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Process Improvement: 5 Things To Consider

#1: Top Management Support & Leadership - The 'A' Team

It is vital that Top Management is supportive and completely engaged in Process Improvement projects and making every effort to remove obstacles and barriers from the path of all those involved in the project.

Managers must demonstrate leadership. Lack of management support is the number 1 reason why process improvement projects fail.

#2: Organizational Culture Embracing Excellence

Following suit, not only must top management be supportive and engaged in process improvement projects, but they must foster and support organizational culture that embraces the goal of achieving Operational Excellence.

Employees must be on-board, enthusiastic about excellence and comfortable knowing they are in a progressive company where things do change (for the better).

You should reward them with incentives for demonstrating their commitment. Why would they be so passionate about putting more money in your pocket if they're not 'feeling the love' so to speak.

#3: Focus on the Entire Process, Not Just the Individual Tasks

To realize the greatest cost savings, maintain a wide-angle view of the entire process you want to improve.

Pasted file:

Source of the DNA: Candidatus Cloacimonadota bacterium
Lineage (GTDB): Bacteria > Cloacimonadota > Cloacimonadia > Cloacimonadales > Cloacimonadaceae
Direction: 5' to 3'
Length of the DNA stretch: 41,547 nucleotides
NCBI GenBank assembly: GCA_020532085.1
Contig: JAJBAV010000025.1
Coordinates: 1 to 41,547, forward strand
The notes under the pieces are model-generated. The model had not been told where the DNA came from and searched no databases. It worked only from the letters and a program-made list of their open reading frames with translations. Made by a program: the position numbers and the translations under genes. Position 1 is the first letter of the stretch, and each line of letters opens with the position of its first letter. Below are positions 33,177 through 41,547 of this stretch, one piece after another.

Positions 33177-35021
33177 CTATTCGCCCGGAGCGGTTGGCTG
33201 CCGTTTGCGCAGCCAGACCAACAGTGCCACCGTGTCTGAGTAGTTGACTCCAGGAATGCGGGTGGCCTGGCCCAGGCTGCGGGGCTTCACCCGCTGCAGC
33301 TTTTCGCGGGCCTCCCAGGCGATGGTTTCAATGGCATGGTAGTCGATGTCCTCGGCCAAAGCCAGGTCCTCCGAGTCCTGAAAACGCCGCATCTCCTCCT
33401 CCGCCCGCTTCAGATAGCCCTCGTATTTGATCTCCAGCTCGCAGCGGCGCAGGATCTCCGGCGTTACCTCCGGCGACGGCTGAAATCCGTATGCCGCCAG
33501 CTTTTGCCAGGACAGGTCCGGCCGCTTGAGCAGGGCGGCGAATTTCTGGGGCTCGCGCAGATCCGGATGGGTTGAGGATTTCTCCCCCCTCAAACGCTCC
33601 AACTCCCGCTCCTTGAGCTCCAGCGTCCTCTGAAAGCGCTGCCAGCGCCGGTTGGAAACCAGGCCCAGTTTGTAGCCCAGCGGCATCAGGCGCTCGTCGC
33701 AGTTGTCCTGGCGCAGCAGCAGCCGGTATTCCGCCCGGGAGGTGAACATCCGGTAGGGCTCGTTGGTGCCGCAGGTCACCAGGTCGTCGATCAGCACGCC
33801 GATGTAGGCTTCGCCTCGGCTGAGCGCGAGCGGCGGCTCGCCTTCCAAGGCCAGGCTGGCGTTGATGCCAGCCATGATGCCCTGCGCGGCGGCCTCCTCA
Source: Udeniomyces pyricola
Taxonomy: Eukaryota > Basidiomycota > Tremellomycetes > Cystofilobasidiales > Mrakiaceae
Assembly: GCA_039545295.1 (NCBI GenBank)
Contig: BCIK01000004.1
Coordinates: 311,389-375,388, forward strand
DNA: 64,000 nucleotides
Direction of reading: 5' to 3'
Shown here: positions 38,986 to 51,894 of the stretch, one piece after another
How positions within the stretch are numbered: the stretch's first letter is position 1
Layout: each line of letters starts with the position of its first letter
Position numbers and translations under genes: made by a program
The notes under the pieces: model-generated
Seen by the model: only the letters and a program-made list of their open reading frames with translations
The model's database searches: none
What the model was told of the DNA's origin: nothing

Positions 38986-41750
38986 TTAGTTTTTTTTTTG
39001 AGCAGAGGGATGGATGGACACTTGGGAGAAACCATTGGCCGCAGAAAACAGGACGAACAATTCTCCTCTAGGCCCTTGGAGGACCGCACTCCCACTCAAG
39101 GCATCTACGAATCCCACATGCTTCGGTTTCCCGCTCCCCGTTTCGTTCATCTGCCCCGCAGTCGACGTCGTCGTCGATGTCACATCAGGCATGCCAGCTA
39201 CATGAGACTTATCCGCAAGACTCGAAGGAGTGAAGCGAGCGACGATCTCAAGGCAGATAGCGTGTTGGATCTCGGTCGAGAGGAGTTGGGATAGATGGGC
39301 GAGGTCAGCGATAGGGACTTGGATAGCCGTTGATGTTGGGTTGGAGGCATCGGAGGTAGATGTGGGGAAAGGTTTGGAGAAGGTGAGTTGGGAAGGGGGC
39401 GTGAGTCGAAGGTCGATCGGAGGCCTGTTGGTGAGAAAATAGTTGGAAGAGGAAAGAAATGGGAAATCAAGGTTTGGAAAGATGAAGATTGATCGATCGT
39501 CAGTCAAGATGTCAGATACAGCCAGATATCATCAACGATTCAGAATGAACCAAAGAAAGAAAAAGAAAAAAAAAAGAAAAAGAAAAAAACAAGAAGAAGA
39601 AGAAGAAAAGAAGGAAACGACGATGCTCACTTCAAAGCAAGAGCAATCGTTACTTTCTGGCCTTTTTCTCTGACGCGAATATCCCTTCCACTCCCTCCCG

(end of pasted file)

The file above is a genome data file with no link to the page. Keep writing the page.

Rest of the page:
Often when looking at the individual tasks of a process, you think you've found a task that could be eliminated and save a lot of money over time and then you eliminate it and call it a day.

Without looking at the entire process, 2 things could happen.

1) You may have found more issues along the path to resolve that could result in even greater savings and efficiency or

2) You may have shot yourself in the foot - not realizing how crucial that step was to your business. Sometimes when tiny seemingly insignificant changes are made to a system, the results can be devastating if not remedied quickly enough.

#4: How Does the Customer Benefit?

Before jumping into any process improvement, you should always stop to think about your customers' needs and how they will benefit.

You may be in a situation where you have a faulty process in your back-office processing for example, one that screams for improvement, but it gets the job done. Meanwhile you have a hunch that your seemingly efficient call-center staff could shorten call-times and not only reduce operational costs but improve the customer's experience. Which way do you go?

You go first to the one that affects the customer and improves their experience of dealing with you. Then you can invest some time and energy into fixing the back-office process.

#5: Define & Map the Path to Success: Clarity of Purpose

The second biggest reason why companies fail at process improvement is a poorly defined, unclear, ambiguous purpose.

Define what success looks like, what must be achieved, why it must be achieved, who will lead and who will support and who will make it happen.

Process Improvement owners must have their team leaders and work with cross-functional team members. That way you maintain the communication between the departments and you increase the buy-in from employees.

People don't adopt concepts they don't understand. Providing clarity helps everyone across the organization.

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